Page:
I like this post, and I think these are good reasons to expect AGI around human level to be nice by default.
But I think this doesn't hold for AIs that have large impacts on the world, because niceness is close to radically different and dangerous things to value. Your definition (Doing things that we expect to fulfill other people’s preferences) is vague, and could be misinterpreted in two ways:
I don't know how you would describe "true niceness", but I think it's neither of the above.
So if you train an AI to develop "niceness", because AIs are initially weak, you might train niceness, or you might get one of the two pseudo niceness I described. Or something else entirely. Niceness is natural for agents of similar strengths because lots of values point towards the same "nice" behavior. But when you're much more powerful than anyone else, the target becomes much smaller, right?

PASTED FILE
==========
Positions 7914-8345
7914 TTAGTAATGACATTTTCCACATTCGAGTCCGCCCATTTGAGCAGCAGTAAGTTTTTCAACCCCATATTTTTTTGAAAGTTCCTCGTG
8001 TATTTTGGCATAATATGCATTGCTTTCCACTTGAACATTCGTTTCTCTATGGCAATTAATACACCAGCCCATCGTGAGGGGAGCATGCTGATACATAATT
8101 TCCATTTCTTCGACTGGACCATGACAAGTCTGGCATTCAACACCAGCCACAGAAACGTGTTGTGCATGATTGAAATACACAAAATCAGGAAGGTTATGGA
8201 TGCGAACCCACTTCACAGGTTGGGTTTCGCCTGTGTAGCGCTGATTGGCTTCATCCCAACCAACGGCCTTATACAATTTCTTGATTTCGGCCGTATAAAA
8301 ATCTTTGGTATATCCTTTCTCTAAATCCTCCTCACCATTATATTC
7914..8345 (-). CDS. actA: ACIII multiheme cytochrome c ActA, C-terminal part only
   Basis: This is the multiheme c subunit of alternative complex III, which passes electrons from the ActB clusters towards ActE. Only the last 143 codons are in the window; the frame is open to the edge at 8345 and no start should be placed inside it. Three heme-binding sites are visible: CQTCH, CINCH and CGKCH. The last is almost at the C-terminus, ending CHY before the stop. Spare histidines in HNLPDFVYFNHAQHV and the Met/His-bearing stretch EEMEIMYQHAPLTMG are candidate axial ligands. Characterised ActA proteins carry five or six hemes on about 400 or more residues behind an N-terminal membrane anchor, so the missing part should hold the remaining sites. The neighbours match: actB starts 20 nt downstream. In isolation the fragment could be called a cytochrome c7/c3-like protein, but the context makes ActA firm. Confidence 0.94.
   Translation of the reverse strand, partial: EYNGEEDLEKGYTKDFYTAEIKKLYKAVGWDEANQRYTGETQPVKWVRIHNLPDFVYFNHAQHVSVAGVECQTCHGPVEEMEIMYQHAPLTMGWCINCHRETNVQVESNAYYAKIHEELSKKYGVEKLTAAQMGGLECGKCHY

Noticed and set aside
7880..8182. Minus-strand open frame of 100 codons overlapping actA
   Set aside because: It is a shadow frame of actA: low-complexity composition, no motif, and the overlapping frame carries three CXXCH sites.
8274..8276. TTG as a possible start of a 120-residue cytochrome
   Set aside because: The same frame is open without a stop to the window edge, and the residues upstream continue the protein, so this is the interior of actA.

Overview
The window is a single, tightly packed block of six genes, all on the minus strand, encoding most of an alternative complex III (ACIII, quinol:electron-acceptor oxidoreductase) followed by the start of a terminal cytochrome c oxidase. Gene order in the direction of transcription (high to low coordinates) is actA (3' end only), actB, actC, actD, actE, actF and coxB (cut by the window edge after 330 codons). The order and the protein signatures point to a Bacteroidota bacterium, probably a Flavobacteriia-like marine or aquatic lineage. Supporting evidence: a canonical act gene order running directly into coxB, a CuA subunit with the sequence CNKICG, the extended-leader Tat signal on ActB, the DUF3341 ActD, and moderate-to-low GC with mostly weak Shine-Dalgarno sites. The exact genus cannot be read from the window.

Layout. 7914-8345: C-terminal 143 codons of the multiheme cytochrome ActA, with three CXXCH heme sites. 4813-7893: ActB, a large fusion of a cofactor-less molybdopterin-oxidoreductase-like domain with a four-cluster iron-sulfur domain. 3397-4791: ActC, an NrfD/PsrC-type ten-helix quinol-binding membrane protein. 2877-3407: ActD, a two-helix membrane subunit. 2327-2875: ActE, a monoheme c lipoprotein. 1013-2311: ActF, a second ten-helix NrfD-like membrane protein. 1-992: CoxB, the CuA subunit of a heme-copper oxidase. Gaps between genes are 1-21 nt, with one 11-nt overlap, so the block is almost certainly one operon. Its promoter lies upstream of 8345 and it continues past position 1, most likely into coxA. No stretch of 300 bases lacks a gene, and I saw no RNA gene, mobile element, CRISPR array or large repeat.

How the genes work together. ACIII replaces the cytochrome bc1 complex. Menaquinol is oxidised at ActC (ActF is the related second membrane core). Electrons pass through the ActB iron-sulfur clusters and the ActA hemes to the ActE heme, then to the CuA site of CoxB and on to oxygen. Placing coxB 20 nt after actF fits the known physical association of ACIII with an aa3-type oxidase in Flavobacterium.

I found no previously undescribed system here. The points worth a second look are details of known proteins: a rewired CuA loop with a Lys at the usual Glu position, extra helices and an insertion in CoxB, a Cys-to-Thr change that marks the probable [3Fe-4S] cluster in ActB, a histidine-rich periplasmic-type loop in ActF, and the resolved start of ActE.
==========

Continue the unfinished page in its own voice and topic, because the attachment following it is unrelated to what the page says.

Do you have reasons to expect "slight RL on niceness" to give you "true niceness" as opposed to a kind of pseudo-niceness?
I would be scared of an AI which has been trained to be nice if there was no way to see if, when it got more powerful, it tried to modify people's preferences / it tried to prevent people's preferences from changing. Maybe niceness + good interpretability enables you to get through the period where AGIs haven't yet made breakthroughs in AI Alignment?
I'm interested to know where this research will lead you!
A small detail: for experiments on LMs, did you measure the train or the test loss? I expect this to matter since I expect activations to be noisy, and I expect that overfitting noise can use many sparse features (except if the number of data points is extremely large relative to the number of parameters).